Bushfire Water Tank Requirements

by Aug 18, 2021Bushfire Protection, Help & Advice, Statistics & Data

Climate change experts are predicting an increase in the number and intensity of bushfires across Australia in the next few years. As a result of the intense bush fires across Australia in the last few years, all States have developed a set of requirements and guidelines for the storage of water in different locations.

Bushfire Prone Land


The NSW Rural Fire Service (NSW RFS) has defined bush fire prone land (BFPL) as land identified by the local council which can support a bush fire or is subject to bush fire attack. They have developed bush fire prone land maps and resources such as:

  • Building in Bush Fire Prone Areas
  • Water Supply for Fire Fighting Purposes

In Queensland, the Queensland Fire Emergency Service (QFES) uses the terms Bush Fire Hazard Area (BFHA) interchangeably with Bush Fire Prone Areas (BFPA) and have produced different shapefiles for 13 different regions across Queensland. For example:

  • Bushfire Prone Area – Wide Bay Burnett Spatial Data Format

Fire Danger Rating


A common feature of the requirements is the Bushfire Attack Levels (BALs) which were developed to help State and National Governments indicate to property owners and builders the different requirements for each of the different levels of bushfire risk. The six BALs based on radiant heat flux exposure threshold are as follows.

  • BAL-12.5
  • BAL-19
  • BAL-29
  • BAL-40 and
  • BAL-FZ
Bushfire Water Tank Requirements

Each State has different requirements and Guidelines. These could include:

  • The water storage requirements depending on property size and the type of development (see Building in Bushfire Prone Areas  )
  • TA dedicated bushfire water tank
  • TA combination water tank fitted for both bush fire and home purposes (see Bushfire Capability Package)
  • Appropriate access by the local Fire Service
  • Appropriate signage
  • A bushfire Plan which includes essential requirements if you decide to stay rather than go during a bushfire
  • A bushfire Survival Kit which should include things such as:
    • ladder, shovel, mop, bucket, hose, fire extinguisher, knapsack sprayer, first aid kit, medications and scripts, towels, blankets, safety goggles, masks, gloves, bottled water, battery radio, and batteries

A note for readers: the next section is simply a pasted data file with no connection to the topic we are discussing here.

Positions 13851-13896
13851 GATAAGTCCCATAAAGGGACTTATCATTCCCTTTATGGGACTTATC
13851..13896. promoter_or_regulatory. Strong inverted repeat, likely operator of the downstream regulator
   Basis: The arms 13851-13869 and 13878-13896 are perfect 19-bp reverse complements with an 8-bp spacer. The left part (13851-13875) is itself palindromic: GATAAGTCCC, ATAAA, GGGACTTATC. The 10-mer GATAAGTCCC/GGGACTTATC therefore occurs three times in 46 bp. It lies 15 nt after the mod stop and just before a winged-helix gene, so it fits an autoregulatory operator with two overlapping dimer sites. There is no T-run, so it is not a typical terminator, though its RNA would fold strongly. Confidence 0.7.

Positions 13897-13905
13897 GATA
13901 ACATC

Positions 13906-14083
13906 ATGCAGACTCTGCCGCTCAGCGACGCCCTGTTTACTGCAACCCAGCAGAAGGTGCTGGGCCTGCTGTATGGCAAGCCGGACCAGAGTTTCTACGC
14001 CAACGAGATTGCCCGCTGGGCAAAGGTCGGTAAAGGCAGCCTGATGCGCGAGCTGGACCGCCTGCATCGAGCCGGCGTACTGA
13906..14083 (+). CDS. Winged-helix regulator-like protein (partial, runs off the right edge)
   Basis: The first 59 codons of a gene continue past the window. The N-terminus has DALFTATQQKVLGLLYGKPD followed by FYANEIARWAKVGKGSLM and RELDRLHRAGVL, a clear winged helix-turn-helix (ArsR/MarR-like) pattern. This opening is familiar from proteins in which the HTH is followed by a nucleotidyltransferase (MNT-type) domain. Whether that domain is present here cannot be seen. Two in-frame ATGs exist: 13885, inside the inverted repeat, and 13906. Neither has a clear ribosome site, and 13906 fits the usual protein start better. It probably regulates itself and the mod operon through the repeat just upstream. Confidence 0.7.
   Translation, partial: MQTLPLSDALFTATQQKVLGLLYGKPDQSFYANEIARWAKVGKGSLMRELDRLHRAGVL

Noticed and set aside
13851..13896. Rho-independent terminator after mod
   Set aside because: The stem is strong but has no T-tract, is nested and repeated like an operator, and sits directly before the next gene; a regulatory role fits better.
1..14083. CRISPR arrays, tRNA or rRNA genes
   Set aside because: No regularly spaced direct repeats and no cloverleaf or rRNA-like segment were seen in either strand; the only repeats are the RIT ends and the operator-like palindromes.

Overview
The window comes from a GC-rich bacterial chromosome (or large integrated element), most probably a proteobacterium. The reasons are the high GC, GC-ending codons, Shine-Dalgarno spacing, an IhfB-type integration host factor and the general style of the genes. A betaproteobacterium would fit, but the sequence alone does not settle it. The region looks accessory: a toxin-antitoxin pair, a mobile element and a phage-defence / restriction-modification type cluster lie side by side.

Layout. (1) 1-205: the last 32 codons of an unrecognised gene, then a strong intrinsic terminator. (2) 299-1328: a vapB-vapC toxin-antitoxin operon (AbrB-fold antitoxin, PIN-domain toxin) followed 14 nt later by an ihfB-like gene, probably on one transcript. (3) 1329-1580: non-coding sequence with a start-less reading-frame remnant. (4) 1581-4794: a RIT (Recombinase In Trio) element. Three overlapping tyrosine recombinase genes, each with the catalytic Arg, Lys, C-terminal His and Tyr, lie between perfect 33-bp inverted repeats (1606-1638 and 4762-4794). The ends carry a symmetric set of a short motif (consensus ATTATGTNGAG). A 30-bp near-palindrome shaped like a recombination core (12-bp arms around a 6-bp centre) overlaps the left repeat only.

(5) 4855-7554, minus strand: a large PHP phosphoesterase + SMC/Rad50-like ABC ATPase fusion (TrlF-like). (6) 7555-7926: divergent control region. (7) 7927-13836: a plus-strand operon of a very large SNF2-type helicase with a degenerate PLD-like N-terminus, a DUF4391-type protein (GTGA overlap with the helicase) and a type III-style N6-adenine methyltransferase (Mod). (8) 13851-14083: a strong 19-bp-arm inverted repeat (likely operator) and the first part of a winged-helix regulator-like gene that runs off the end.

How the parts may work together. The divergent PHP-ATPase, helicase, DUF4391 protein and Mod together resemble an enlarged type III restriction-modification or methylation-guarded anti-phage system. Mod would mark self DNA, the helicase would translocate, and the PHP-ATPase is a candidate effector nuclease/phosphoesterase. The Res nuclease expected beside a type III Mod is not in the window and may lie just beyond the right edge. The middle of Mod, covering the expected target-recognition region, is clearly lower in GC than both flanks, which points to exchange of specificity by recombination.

Access to stored water is vital in a bushfire prone area because the local water supply might get cut off and you will need:

  • Access to water to put out spot fires
  • Access to a sprinkler system to keep the radiant heat down
  • To provide access to water by the local fire service

Setting up your water tank in a bushfire prone area


There are a range of factors to consider when setting up a water tank in a bushfire prone area. For example:

  • Building in Bush Fire Prone Areas
  • You will need a metal tank which will keep its structural integrity during a fire.
  • Do you want a stainless steel tank which is by far the safest and even more robust than an aquaplate/colorbond one?
  • There needs to be a clear space around the tanks site so that there is nothing that could burn and so that the local fire service truck can get good access to the tank outlet.
  • Your draw-off outlet needs to be fitted with the correct hose connections to connect to the local fire service appliances. Each State has a different fitting. For example, a Storz fitting is needed in NSW and a Camlock fitting in Qld.
  • Exposed PVC pipes and fitting will melt in a fire so make sure your valves and pipe fittings are made from metal to ensure they can withstand high temperatures.
  • Do not rely on an electric pump as power will most likely be cut off during a bush fire. It is best to have a diesel or petrol driven pump and your generator needs more than 1,5kVa capacity to drive the pump.
  • The generator and pump should be able to pump a minimum of 400 litres per minute and must be built with shielding from high temperatures.
  • You can install a dedicated water tank for firefighting purposes only or you could install a combination water tank where water can be stored for both firefighting and domestic use.
  • A minimum of 10,000 litres need to be available for firefighting purposes so combination tanks usually store more than 20,000 litres of water.
  • Check with the water storage requirements for your area depending on the type of property and the size of your property. See Building in a bushfire Area on the NSW RFS Website www.rfs.nsw.gov.au or one of the 13 different regional data sheets produced by the Queensland Fire and Emergency Services. www.qfes.gld.gov.au

Firefighting package


Select Water tanks have available a special fire-fighting package which includes

  • A stainless steel water tank to your size and shape
  • A Bianco fire-fighting quality standard pump (see Pumps and Filters)
  • A 65mm Storz fitting for NSW or a Camlock fitting for QLD for quick connection to your pump or to the local RFS system.
  • 30 metres of fire-fighting hose and nozzle
  • 5 metres of high-suction hose together with a Storz (NSW) or Camlock (QLD) coupling to allow fast connection to your tank

Bushfire Water Tank Requirements

Contact us today for any help or advice 

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